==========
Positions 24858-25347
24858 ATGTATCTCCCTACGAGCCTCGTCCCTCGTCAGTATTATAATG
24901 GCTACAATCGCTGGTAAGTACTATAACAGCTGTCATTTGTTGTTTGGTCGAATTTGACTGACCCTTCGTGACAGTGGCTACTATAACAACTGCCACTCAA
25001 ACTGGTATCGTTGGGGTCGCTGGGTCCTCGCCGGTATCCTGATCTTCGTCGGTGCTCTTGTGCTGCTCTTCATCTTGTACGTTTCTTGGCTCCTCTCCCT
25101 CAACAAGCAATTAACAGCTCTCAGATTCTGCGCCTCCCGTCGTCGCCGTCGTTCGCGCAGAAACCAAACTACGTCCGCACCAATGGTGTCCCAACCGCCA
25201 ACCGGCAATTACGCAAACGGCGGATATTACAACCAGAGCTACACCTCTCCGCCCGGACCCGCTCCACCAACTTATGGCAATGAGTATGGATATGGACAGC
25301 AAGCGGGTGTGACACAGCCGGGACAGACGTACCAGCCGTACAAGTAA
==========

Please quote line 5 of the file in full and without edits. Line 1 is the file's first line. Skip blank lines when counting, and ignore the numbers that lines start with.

25101 CAACAAGCAATTAACAGCTCTCAGATTCTGCGCCTCCCGTCGTCGCCGTCGTTCGCGCAGAAACCAAACTACGTCCGCACCAATGGTGTCCCAACCGCCA